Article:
Car dealers hit sales dead end

For the first time in a decade, more auto sellers closed last year in Md. than opened for business

April 26, 2008|By Tricia Bishop | Tricia Bishop,Sun reporter

Towson Ford is gone. So are Baltimore's Apple Lincoln Mercury and Miller Motors Buick.

The family businesses all shut down last year, after a combined 200 years of operation, along with a half-dozen other Maryland car dealerships. This month, Dulaney Lincoln Mercury of Timonium shut its doors after 60 years.

For the first time in at least a decade, Maryland had a net loss of automobile sellers last year, according to the Maryland Automobile Dealers Association. Nationwide, 621 dealerships representing the big three Detroit manufacturers closed last year, according to the Automotive News Dealer Census.

They're victims of multiple factors: the slumping economy, rising fuel prices, the housing slowdown, credit troubles and even the Internet, which has introduced more price competition to lure information-overloaded buyers. Some dealers are finding that they can make more money getting out of the business than staying in, simply because their land is worth more than the business.

Manufacturers aren't making survival easy either; they're encouraging some dealers to fold to consolidate operations. It's a Darwinian thing, with the fittest - read "biggest" - dealerships surviving the lean times. Some dealers choosing to stick it out say you have to love cars to want to keep going.

"There's no reason to believe things will be getting better any time soon," said Peter Kitzmiller, the Maryland association's president.

Domestic dealerships have taken the hardest hits over the past decade, continually losing market share to their import competitors. Last month, GM and Chrysler each had a 19 percent sales drop, while Ford fell 14 percent.

But foreign nameplates did only marginally better: Toyota had 10 percent fewer sales, Nissan was down 4 percent and Honda dipped 3 percent.

"It's just awful; it's the perfect storm," said John Wolkonowicz, a senior auto analyst with the Global Insight research firm in Lexington, Mass. "Just about everything that could go wrong has gone wrong."

Part of the domestic manufacturers' problem is that their profitability depends largely on sales of SUVs and full-size pickup trucks, which aren't selling well. The SUVs are doing poorly because of their low gas mileage and gas prices that are expected to reach $4 per gallon by simmer. Truck sales are faltering for some of the same reasons and because the slow housing market means construction workers don't need - or can't afford - them.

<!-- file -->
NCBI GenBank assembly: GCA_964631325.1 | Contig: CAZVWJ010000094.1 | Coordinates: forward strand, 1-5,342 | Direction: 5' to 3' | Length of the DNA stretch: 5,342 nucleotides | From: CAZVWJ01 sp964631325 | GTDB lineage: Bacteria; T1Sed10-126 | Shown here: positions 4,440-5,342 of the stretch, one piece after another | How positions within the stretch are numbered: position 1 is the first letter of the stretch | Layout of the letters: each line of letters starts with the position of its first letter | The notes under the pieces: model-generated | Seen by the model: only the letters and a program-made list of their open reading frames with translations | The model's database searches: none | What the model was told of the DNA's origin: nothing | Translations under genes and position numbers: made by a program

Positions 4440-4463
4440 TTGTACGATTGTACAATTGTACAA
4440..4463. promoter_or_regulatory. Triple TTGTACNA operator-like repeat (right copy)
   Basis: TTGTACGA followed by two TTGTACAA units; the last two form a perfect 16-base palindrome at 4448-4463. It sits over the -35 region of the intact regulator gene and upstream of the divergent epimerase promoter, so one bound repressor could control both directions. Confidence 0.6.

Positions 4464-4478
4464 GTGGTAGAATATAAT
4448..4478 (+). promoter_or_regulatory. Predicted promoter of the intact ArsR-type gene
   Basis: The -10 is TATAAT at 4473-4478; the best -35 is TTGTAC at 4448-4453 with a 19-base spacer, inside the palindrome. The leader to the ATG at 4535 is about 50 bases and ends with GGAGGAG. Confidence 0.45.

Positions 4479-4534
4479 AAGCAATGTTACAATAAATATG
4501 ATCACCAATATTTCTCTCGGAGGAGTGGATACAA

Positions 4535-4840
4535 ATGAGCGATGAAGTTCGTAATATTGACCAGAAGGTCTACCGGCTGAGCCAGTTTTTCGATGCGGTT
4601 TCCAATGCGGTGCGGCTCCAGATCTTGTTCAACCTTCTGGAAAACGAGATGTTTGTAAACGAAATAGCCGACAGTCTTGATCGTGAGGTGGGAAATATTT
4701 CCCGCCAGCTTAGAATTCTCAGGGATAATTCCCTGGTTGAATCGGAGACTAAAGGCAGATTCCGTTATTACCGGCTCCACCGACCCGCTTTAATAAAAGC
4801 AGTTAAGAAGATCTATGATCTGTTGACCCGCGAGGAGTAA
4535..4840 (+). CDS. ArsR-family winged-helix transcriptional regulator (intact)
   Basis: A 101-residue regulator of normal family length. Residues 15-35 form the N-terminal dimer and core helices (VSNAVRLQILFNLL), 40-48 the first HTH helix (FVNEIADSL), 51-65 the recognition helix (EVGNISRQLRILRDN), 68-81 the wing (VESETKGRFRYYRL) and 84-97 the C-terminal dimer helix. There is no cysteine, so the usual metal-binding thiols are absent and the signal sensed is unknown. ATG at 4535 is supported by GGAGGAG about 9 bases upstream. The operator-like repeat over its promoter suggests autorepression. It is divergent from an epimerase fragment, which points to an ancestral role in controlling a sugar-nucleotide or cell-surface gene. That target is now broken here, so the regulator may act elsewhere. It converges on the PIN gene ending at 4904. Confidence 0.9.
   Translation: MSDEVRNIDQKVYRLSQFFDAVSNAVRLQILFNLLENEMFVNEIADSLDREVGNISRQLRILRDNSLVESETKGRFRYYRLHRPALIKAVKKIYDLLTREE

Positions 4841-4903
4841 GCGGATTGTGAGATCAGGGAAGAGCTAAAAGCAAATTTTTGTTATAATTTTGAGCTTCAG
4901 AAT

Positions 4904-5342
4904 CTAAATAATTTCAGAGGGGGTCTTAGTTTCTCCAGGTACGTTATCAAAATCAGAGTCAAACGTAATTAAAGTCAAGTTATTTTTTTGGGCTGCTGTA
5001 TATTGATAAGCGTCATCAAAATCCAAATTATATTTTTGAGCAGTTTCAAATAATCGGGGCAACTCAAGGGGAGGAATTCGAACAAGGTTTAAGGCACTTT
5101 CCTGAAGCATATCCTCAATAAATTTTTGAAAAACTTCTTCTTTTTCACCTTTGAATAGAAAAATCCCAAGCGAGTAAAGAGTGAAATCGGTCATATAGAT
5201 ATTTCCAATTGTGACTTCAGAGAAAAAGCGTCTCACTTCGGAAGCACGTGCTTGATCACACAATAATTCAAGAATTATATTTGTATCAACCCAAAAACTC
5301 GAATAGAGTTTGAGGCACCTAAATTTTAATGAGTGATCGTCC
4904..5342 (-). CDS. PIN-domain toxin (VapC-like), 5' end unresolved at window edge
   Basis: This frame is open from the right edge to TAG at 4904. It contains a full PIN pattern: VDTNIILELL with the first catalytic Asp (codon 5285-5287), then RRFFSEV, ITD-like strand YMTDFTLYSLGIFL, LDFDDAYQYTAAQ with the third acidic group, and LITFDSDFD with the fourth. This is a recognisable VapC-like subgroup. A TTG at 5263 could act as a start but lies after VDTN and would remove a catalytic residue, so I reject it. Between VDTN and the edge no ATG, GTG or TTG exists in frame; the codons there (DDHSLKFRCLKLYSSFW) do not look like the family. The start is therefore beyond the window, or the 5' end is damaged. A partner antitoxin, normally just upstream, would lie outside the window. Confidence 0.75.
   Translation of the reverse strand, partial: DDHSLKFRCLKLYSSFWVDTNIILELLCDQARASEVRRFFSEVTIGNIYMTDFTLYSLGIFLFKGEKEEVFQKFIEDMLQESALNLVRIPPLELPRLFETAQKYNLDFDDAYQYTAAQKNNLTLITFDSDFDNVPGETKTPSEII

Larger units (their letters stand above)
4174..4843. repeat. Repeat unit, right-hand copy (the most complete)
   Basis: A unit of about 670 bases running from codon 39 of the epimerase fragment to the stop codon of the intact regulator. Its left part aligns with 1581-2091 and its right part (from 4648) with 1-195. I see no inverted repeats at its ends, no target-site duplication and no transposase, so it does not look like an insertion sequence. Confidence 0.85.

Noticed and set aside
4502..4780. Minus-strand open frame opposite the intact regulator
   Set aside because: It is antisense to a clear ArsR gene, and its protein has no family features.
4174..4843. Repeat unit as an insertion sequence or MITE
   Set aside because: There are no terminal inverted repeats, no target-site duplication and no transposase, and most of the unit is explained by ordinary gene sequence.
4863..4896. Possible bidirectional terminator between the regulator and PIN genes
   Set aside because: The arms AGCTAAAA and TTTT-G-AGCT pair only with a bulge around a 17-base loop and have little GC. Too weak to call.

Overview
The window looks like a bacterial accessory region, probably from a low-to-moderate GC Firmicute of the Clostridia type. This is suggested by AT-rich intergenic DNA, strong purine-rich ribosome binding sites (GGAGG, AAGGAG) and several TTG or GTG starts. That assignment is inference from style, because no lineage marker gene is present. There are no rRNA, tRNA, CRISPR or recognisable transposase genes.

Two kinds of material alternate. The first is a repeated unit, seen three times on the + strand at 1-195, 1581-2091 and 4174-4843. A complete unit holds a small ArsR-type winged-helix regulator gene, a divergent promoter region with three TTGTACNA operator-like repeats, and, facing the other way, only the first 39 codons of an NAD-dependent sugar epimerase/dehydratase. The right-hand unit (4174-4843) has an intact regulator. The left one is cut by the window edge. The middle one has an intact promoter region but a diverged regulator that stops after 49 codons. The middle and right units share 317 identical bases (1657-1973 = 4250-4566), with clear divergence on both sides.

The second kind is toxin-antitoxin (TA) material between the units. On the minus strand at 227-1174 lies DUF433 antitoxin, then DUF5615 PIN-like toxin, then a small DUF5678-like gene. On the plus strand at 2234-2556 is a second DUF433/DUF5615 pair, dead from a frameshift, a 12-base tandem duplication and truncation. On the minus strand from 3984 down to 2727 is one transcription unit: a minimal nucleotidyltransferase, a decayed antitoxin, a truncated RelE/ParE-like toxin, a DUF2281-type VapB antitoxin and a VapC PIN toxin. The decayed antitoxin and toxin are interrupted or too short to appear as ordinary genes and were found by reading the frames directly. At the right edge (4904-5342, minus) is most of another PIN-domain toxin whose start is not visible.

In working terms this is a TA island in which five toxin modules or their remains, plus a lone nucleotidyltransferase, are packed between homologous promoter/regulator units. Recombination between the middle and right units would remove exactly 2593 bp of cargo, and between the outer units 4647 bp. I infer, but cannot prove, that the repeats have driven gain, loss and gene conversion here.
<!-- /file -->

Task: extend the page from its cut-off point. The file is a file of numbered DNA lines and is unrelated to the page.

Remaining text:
Sales of Ford's F series trucks are down 25 percent over the past two years, Wolkonowicz said.

Ford readily admits that it focused too much on the larger vehicles and not enough on the smaller ones.

"We lost our eye on the car market," said company spokeswoman Marisa Bradley.

The decline in market share and overall sales has also led to a strategy of consolidation. The company has been counseling area dealerships to give up operations if they're at all inclined.

"We have too many dealers," Bradley said. Last year, 211 Ford dealerships, about 5 percent of the total, closed down, selling their operations to nearby competitors that offer multiple brands from one retail location.

Ferd H. Onnen sold Towson Ford, which he had owned since 1981, early last year after realizing he could make more by developing the York Road property than by selling cars.

"In metro areas, what's happened is the value of the real estate has surpassed the value of the franchise," he said. "Ultimately, you have to be pragmatic about your future and what makes best sense for all involved. In reality, I just did not see a future selling domestic products in this metro area."

General Motors kicked off the consolidation trend years back, analysts said, combining Pontiac, Buick and GMC. There's also the Ford, Lincoln and Mercury trio, and earlier this year, Chrysler said it planned to combine Chrysler, Jeep and Dodge at dealerships. This month, Cadillac, Saab and Hummer announced plans for a similar triple play.

"The mom-and-pop dealerships of days of old is not the model anymore; it's the mega-dealership," Wolkonowicz said. "The guy who wants to be an independent can't anymore."

Consolidation is often accompanied by other adjustments meant to stave off failure. Many companies are focusing on selling less-expensive used cars, letting staff go and cutting other costs, including their electricity use.

But it also takes a certain love of the business and the product - the kind that borders on the obsessive - to bother to survive.

"It's a business that's concentrated in two interests: One's cars, and the other's people. I would say you need a passion for both those areas to be successful today in the car business," said Chip Doetsch, who owns Apple Ford in Columbia.

He used to own Apple Lincoln Mercury on Belair Road, but he sold it last year after considering the declining market share, management changes within the operation and how best to spread his resources.

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